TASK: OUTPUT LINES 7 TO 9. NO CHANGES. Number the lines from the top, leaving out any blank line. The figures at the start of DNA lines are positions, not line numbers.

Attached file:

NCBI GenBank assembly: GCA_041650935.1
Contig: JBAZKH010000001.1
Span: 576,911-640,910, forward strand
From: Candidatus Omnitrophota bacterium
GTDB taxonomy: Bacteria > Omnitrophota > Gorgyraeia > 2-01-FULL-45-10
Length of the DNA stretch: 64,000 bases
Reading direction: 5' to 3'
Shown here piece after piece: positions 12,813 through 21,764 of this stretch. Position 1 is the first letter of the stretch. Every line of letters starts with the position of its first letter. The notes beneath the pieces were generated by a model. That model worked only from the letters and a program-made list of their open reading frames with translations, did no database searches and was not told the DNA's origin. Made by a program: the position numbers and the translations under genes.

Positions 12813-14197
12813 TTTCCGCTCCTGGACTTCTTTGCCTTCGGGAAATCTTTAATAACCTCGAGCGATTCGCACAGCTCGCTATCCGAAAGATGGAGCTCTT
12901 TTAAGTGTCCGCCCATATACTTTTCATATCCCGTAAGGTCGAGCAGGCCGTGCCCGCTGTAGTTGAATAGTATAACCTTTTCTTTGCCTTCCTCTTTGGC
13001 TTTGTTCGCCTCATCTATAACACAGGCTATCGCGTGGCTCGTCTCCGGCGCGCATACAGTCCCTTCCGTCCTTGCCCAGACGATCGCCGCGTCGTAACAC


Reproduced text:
Reading direction: 5' to 3'
Shown here piece after piece: positions 12,813 through 21,764 of this stretch. Position 1 is the first letter of the stretch. Every line of letters starts with the position of its first letter. The notes beneath the pieces were generated by a model. That model worked only from the letters and a program-made list of their open reading frames with translations, did no database searches and was not told the DNA's origin. Made by a program: the position numbers and the translations under genes.

Positions 12813-14197